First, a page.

The reason jurors found Rose innocent was there wasn’t enough evidence to convict, even in a case where the jury only had to believe that her version of events was 51 percent more likely to be true than Rose’s version.

The lack of a rape kit and what some jurors felt were crocodile tears led them to rule in Rose’s favor. You know, the same jurors who were taking picture with Rose after the trial.

For the record, I was one of Rose’s staunchest defenders during his time with the Bulls. Like many NBA fans, I was awestruck by his MVP season, hopeful that he could challenge LeBron James‘ reign to provide an exciting new rivalry in the East, and optimistic that he could overcome his injuries one day to recapture superstar form.

I defended him when people said he’d never be the same, deflected his asinine comments in 2015 about already looking ahead to his free agency in 2017, and lashed out at critics calling him soft after his comments about thinking about life after basketball.

While I acknowledged he wasn’t the most eloquent of speakers or the most cognizant of how his words were interpreted, it always seemed possible that he was just misunderstood. That his words were misconstrued, that his injuries somehow made him deserving of pity, and that anyone who slandered him for admittedly tone-deaf comments didn’t understand all he’d been through.

After this trial, Rose will find no such sympathy. Regardless of what the court found, what people believe to be true of that night, or whatever he accomplishes with the Knicks this season, Rose’s comments during his civil trial took ignorance to a whole new level that cannot — and should not — be defended, deflected or ignored.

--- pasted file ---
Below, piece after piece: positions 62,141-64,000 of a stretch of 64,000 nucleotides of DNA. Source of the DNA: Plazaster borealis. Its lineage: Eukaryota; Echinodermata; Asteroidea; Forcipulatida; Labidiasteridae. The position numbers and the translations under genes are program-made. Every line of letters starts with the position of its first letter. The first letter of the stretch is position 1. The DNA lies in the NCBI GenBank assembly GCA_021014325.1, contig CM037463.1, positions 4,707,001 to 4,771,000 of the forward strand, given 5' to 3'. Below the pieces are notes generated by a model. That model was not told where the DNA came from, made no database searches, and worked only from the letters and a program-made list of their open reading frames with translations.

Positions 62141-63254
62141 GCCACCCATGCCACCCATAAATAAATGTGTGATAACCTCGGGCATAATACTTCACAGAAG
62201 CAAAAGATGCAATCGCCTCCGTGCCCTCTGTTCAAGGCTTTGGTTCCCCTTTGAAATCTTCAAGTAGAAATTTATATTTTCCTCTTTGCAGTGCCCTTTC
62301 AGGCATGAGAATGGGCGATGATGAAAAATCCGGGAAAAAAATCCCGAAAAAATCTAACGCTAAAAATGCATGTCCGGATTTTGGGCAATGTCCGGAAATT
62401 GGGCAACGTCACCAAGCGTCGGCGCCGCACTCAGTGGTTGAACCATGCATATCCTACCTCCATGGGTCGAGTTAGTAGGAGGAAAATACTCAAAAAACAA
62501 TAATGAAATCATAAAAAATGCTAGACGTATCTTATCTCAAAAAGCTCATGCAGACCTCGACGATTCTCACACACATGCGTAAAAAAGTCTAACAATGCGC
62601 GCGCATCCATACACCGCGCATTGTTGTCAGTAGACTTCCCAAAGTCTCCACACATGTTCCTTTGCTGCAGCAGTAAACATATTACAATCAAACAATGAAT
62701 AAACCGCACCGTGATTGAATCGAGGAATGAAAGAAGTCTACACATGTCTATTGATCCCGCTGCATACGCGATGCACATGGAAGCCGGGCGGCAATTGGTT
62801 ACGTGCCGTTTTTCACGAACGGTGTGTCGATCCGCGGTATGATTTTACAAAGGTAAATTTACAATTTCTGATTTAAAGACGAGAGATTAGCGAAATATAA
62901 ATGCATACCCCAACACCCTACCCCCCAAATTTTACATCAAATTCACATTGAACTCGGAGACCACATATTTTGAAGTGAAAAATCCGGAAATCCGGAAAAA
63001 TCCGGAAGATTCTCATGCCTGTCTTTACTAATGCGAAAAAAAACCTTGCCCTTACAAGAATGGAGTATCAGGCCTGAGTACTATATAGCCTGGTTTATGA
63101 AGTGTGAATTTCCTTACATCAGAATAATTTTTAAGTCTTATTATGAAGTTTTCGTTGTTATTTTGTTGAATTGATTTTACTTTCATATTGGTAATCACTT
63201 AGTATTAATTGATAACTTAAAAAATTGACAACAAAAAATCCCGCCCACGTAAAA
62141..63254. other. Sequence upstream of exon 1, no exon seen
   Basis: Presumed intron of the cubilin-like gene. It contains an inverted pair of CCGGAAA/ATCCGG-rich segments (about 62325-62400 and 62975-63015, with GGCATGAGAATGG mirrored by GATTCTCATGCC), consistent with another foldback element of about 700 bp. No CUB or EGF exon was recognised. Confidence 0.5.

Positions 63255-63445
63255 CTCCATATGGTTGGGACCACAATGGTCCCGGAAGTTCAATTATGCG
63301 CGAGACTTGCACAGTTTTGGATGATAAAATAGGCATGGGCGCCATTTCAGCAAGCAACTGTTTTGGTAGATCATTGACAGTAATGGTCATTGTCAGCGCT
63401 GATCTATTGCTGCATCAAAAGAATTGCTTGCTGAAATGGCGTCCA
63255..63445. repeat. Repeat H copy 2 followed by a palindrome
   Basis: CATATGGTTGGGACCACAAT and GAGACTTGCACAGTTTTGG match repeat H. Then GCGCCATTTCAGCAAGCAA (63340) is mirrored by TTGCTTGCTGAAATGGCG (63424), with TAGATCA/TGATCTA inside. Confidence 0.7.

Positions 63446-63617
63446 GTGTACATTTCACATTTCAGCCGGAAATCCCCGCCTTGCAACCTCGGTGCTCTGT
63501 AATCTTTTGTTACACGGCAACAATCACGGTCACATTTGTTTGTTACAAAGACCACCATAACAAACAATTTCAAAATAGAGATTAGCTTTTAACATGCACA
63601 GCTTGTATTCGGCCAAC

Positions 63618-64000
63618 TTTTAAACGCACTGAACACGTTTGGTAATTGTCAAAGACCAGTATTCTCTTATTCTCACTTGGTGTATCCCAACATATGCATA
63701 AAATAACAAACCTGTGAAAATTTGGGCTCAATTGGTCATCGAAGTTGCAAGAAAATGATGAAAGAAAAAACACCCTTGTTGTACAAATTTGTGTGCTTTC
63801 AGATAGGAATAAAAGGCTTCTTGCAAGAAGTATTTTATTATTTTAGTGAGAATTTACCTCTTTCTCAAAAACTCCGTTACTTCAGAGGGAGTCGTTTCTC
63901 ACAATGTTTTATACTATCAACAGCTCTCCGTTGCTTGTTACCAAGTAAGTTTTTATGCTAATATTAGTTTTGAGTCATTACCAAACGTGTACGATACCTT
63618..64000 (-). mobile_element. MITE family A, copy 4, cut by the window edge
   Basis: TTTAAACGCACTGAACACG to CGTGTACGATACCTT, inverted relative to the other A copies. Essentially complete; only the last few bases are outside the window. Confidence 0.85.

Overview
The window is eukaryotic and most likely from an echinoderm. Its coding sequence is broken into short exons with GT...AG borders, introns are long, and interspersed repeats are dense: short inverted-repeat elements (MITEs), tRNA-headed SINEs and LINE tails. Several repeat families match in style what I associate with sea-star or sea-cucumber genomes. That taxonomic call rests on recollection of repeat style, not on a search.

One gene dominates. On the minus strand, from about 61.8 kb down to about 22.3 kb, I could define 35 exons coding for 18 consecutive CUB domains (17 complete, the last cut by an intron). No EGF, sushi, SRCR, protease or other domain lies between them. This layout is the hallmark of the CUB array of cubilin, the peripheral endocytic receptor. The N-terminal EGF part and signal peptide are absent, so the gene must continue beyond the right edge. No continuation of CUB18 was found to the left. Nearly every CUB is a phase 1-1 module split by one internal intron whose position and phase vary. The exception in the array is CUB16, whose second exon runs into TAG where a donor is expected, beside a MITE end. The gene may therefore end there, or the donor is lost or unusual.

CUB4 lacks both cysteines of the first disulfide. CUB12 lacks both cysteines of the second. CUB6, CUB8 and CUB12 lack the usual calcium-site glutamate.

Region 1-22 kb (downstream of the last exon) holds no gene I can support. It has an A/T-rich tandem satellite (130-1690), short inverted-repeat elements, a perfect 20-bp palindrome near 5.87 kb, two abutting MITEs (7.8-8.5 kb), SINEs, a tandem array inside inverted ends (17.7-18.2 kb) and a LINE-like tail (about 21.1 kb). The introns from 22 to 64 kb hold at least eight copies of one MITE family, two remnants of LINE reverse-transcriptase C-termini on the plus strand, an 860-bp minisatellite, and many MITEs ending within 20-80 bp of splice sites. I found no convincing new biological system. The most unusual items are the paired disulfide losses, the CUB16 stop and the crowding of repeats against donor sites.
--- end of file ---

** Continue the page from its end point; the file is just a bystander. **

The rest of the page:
As is the case in any rape trial, taking a stance before knowing all the alleged facts and testimonies is a dangerous, ignorant path.

On the one hand, those assuming Rose was a rapist because of the unsettling details of the trial  followed a line of thinking that would undermine the entire U.S. justice system if put into practice. In this nation, one is still innocent until proven guilty.

On the other hand, those assuming Doe was a gold digger just because Rose is rich and wears the colors of their favorite team were making a tragic oversight in the event the alleged victim actually was raped.

No matter the verdict, no matter the truth to the allegations, seeing the judge himself wishing Rose a happy season — except for when the Knicks play the Los Angeles Lakers, HARDY-HAR-HAR — was unsettling and inappropriate.

Like Rose’s testimony, like his candor throughout the process and like the mere existence of these allegations in the first place, it just felt sickening, regardless of his guilt or innocence in a court of law.